Helsinki-based architect firm Konkret specialises in residential construction projects and conversions, which are not just about updating the building, but actually giving an old building a new purpose. They often participate already during the concept phase, when they look for a new use for the building together with the owner.
TEXT: MARI KOSKINEN | PHOTOS : KONKRET
MAIN IMAGE: Konkret’s office is situated in Hattutehdas, which is one of its own projects. The generous ceiling height enabled creative and versatile solutions. Photo: Kuvio Oy
Family-owned Konkret was founded in 1997 by Jaakob Solla and his partner Anne Routaniemi. Combining Solla’s architectural vision and technical know-how with Routaniemi’s expertise in materials and colours, they have created a company with an impeccable track record. High-profile projects such as the first Louis Vuitton boutique in Helsinki and Artek’s flagship shop are among the many success stories in Konkret’s portfolio.
Today, their 20-member professional team works with numerous different projects, and their method of advanced building information modelling helps to ensure predictable costs, high quality, and on-time delivery. It also allows the architect and the engineering consultants to participate in the design process on a real-time, multidisciplinary basis. “We have used this method for nearly ten years now; the traditional 2D drawings are replaced by intelligent, digital 3D models,” Solla explains.
Photo: Kuvio Oy
“There is a lot of empty industrial and office space in the capital area, which is not suitable for modern adjustable office use in its current condition,” says Solla. The real-estate companies see it as a challenge that they have vacant property in highly valued districts, and it is an unbearable situation for them. “Together with the owner of the building, we search for a new use for the building,” Solla continues, adding that city planning and zoning is a slow process that not always moves as quickly as the demand in the market would require. “I see many opportunities in hybrid buildings that could cater for, for example, housing, business and retail purposes. Hybrid buildings can create solutions for co-working and co-living, too.”
Konkret’s office is situated at Hattutehdas, an old hat factory, which is also one of their recent projects. “Here, everything was torn down, except the load-bearing structures, and new spaces for modern offices were created,” Solla explains. “Many old buildings like this have the advantage of strong, robust structure, which opens up lots of possibilities for diverse use and enables the installation of modern building technology that fulfils the modern-day requirements.” Today, Hattutehdas offers a lively milieu, versatile premises and excellent accessibility, making this almost 90-year-old factory building an exciting and attractive working environment.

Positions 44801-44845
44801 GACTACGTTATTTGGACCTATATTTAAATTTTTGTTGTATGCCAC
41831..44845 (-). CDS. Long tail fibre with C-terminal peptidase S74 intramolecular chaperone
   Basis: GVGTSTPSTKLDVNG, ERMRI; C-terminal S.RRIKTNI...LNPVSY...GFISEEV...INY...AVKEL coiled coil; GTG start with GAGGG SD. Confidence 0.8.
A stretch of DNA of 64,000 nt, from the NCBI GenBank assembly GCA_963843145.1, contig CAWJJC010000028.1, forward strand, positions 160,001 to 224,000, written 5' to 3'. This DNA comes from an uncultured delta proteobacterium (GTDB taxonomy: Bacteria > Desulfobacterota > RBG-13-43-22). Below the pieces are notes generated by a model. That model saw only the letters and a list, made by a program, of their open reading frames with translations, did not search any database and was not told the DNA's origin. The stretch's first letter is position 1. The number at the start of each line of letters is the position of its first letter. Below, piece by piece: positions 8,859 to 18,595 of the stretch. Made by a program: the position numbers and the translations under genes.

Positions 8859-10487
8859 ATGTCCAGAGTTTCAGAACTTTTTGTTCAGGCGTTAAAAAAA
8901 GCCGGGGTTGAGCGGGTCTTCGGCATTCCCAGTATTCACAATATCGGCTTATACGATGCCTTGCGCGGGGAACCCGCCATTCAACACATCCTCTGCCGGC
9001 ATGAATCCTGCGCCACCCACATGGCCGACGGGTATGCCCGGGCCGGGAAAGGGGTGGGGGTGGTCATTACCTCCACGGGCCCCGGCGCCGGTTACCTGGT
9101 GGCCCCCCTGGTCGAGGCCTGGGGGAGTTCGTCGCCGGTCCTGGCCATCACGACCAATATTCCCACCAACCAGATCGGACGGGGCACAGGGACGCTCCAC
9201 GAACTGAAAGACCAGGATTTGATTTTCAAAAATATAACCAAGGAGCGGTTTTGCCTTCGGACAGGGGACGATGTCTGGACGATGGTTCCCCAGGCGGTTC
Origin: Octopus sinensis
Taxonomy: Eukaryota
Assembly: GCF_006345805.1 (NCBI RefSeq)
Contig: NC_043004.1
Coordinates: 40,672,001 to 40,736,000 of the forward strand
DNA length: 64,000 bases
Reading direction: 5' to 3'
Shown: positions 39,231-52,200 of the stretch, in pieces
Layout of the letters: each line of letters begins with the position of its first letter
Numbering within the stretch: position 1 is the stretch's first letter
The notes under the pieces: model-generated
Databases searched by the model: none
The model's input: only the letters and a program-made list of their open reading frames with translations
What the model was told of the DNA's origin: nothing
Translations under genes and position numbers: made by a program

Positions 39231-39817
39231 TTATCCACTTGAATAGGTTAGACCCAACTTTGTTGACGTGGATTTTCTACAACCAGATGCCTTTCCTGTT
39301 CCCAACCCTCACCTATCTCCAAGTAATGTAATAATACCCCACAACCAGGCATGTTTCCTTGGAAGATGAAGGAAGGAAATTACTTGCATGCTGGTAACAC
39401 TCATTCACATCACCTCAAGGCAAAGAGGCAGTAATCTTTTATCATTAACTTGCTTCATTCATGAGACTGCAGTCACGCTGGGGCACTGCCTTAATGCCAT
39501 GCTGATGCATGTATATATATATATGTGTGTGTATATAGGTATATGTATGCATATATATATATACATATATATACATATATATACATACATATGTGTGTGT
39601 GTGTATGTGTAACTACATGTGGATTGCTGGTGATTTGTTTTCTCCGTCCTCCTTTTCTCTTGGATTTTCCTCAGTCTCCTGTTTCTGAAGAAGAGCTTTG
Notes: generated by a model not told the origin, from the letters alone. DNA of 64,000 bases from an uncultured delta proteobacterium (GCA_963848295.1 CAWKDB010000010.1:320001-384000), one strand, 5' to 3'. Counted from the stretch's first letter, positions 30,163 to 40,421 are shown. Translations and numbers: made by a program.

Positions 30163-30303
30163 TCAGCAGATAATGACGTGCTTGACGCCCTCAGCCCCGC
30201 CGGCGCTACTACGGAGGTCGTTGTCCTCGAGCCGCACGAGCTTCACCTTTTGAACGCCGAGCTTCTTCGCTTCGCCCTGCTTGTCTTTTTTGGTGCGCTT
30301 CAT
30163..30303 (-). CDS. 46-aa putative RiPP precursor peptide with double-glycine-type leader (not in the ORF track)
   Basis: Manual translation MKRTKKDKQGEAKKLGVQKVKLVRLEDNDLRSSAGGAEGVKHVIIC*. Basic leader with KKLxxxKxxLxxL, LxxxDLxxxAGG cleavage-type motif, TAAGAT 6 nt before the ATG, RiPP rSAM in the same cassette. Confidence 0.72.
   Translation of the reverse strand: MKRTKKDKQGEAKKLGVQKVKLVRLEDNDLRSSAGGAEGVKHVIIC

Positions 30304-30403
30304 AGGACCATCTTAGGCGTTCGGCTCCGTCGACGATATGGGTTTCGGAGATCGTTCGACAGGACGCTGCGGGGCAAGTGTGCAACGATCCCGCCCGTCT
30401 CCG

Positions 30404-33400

Another great example of a conversion is a project executed for the Foundation for Student Housing in the Helsinki Region (HOAS). “This HOAS HIMA project is special, because the building is a less-than 20-years-old office block, but it did not really find its users and there was lots of vacant space,” Solla says. “We did extensive research and investigated many different options, until we came up with this idea of student housing.”
The building is located close to an underground station and just a few stops from the large college campus area. “We have now begun the construction phase there, and it will be finished in about a year’s time,” Solla adds. This project was also a part of the City of Helsinki’s Re-thinking Urban Housing programme, which aims to increase the quality and appeal of living in blocks of flats and integrate new personalised solutions into them.
Leipätehdas, meaning Bread Factory, was also a large conversion project. The building used to function as an old bread factory located in the inner courtyard in Sörnäinen, Helsinki. The long, colourful history of Leipätehdas has had many phases. Before Konkret’s involvement, there were problems with the air quality. Several renovation projects were done and the indoor air problems gone – but so too were the tenants. Despite the trendy and lively location, it was not attracting new tenants.
The new owner recognised the potential in the building and started to look for new ways to bring life back there. Soon, the cultural centre Caisa, which promotes the development of Helsinki into a diverse city through arts and culture, became interested in their plans, and new facilities were built for them. They now have spacious halls equipped with up-to-date sound and lighting systems for concerts and art exhibitions. “Along with Caisa came a new buzz to Leipätehdas, and this attracted many creative organisations. It is now nearly fully booked,” Solla explains.
“In this project, too, it was not just about architectural design, but more of a holistic approach to finding a new purpose for the building and then carefully customising the building according to each tenant’s requirements,” Solla sums up. “Hiring professional designers can be a way to find new opportunities for existing buildings, which you might have never thought of yourself. With careful planning and professional design, old buildings can become even better than the newly-built.”
In the HOAS HIMA project, an existing office building is being renovated into student housing consisting of mini studios and shared common spaces.